$24m boost for health research

Richard Blaikie
Richard Blaikie
A $24million cash injection will allow University of Otago researchers to search for solutions to some of the big health challenges facing New Zealand.

The money from the Government's Health Research Council of New Zealand (HRC) will allow researchers to look at issues ranging from the rise of superbugs to whether certain types of inhalers increase the risk of heart disease for people with chronic lung disease.

Deputy vice-chancellor research and enterprise Prof Richard Blaikie said the HRC funding round illustrated the great breadth, depth and outstanding quality of health research by Otago University researchers.

The research funded had the potential to be life-saving and would build on the improvements in the health and well-being of New Zealanders Otago researchers had already made, Prof Blaikie said.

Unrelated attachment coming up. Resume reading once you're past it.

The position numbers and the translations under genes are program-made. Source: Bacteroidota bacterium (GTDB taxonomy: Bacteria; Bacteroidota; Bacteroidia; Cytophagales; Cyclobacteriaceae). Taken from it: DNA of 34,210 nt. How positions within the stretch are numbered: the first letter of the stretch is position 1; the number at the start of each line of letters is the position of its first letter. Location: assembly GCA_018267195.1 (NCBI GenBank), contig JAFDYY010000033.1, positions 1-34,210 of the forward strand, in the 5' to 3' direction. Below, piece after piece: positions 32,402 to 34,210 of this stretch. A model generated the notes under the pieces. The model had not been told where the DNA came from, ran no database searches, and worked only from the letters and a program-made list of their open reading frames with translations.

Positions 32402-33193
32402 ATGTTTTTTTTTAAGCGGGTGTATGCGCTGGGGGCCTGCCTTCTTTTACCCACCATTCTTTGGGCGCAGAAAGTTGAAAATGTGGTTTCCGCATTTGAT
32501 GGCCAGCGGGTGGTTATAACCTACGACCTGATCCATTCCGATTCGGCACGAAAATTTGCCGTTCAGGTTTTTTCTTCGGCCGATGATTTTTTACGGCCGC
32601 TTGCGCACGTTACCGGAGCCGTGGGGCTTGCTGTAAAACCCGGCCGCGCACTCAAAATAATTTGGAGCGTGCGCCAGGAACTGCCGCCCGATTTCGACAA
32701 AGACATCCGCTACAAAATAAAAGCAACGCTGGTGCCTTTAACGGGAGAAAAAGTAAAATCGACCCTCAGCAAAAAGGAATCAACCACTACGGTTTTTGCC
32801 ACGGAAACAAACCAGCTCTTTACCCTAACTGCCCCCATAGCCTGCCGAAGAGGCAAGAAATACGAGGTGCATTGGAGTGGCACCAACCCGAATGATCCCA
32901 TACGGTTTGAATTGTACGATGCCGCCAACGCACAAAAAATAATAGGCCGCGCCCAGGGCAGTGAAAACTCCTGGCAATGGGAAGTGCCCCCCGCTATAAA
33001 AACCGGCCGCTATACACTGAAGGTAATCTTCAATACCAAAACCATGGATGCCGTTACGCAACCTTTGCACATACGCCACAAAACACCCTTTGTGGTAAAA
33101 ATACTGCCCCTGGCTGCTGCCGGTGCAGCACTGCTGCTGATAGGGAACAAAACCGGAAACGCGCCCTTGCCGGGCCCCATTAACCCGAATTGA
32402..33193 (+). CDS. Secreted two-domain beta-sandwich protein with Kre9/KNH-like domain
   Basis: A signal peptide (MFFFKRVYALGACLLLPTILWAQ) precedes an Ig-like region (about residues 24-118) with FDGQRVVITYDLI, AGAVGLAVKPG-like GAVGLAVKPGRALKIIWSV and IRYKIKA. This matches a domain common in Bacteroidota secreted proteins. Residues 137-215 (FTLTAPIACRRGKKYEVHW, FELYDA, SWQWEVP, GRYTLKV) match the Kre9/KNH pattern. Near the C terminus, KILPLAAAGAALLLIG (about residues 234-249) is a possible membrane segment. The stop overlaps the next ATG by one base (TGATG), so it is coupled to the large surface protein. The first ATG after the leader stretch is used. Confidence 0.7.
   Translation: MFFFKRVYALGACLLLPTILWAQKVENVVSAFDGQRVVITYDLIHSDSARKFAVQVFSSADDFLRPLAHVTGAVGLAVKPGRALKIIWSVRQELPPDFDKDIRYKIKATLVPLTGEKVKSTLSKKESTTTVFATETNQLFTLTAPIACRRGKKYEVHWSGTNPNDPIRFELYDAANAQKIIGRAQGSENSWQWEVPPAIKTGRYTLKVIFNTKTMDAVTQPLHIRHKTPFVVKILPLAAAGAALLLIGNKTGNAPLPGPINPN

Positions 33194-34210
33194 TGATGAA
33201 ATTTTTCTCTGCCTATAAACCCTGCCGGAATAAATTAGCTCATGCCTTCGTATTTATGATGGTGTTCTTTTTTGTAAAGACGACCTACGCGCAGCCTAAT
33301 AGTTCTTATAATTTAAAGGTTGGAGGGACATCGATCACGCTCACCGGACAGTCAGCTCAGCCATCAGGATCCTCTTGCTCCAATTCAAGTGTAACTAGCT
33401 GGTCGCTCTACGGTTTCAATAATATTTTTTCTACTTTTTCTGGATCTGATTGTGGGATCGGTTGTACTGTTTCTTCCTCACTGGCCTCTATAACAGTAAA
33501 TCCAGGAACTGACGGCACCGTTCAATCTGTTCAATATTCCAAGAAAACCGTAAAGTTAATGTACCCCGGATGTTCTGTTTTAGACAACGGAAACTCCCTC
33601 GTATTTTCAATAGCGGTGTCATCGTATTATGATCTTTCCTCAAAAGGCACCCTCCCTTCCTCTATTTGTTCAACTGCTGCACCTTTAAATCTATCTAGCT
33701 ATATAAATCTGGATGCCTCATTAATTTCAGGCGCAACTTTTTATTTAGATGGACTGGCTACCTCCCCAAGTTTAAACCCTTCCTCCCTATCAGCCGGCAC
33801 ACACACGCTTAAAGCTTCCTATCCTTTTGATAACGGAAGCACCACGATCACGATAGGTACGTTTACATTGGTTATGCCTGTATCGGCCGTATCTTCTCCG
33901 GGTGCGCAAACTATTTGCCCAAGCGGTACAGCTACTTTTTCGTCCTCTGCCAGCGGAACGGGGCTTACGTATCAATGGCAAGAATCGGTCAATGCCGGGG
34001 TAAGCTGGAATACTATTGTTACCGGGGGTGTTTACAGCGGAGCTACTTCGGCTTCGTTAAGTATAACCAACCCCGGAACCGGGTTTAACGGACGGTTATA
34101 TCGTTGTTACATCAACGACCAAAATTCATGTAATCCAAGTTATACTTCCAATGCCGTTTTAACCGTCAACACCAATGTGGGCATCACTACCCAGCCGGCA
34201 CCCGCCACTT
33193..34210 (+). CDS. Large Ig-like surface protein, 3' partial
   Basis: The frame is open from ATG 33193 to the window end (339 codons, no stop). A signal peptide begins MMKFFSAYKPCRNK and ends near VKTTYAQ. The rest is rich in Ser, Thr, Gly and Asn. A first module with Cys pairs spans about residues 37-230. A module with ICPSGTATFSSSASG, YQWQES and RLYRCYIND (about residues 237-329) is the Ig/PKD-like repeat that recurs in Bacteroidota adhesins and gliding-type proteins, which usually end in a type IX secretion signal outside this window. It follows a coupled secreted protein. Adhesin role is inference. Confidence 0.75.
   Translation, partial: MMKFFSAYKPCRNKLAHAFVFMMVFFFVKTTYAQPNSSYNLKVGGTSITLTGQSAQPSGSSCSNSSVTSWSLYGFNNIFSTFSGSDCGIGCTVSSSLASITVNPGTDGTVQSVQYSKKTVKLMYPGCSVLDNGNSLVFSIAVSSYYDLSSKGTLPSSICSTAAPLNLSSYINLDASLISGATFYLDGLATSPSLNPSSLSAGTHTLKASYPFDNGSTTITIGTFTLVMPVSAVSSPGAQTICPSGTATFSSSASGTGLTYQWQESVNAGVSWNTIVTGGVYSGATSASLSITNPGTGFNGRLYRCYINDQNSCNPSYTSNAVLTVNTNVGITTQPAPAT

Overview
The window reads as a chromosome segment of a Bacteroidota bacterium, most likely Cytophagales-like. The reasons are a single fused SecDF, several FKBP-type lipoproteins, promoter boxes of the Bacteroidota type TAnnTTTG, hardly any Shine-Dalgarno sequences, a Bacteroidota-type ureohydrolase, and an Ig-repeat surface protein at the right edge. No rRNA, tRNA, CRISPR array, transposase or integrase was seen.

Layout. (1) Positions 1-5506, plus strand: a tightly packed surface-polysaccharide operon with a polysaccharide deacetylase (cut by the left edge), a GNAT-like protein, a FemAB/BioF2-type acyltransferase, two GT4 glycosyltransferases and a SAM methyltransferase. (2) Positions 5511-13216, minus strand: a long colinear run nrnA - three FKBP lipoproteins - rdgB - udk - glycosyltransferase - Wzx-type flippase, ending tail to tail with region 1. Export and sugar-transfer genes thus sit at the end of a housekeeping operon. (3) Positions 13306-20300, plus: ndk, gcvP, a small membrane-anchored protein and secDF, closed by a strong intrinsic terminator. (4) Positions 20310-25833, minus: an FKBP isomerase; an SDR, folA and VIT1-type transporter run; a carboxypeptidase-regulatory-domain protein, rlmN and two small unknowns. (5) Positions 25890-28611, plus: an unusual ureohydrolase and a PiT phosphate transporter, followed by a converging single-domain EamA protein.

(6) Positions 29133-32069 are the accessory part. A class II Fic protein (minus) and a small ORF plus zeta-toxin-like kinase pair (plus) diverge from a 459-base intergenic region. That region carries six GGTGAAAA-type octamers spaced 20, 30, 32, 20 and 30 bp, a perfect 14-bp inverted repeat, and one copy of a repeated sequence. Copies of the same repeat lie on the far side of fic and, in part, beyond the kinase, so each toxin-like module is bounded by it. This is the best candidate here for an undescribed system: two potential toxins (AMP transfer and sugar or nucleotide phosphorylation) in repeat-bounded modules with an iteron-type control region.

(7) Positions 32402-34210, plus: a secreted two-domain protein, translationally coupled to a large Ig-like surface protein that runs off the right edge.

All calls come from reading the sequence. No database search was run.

''Our researchers don't shy away from the big questions,'' he said.

The research funding would also make a major contribution to Dunedin's economy, as about $19 million went towards Dunedin projects.

This would help ensure people stayed in work and ''really excitingly'' allow new generations of young researchers to be brought on and trained.

The Otago recipient to receive the largest amount was Prof Parry Guilford, who was awarded just under $5 million for a multi-pronged five-year programme aimed at reducing the burden of stomach cancer in New Zealand.

It is the second-greatest cause of cancer death worldwide and in New Zealand its incidence in Maori and Pacific people is three times higher than in non-Maori.

The programme would include a series of linked, multidisciplinary projects aimed at improving understanding of environmental and genetic risk factors for stomach cancer.

It would also identify better diagnostic methods, more accurately targeted treatments and improvements in health delivery mechanisms.

Dr Louise Parr-Brownlie was awarded almost $1.2 million to research using a brain implant to treat Parkinson's disease.

Dr Lianne Parkin and colleagues will receive $840,000 to investigate whether particular drugs used to treat a common lung disease put people at greater risk of heart attacks.


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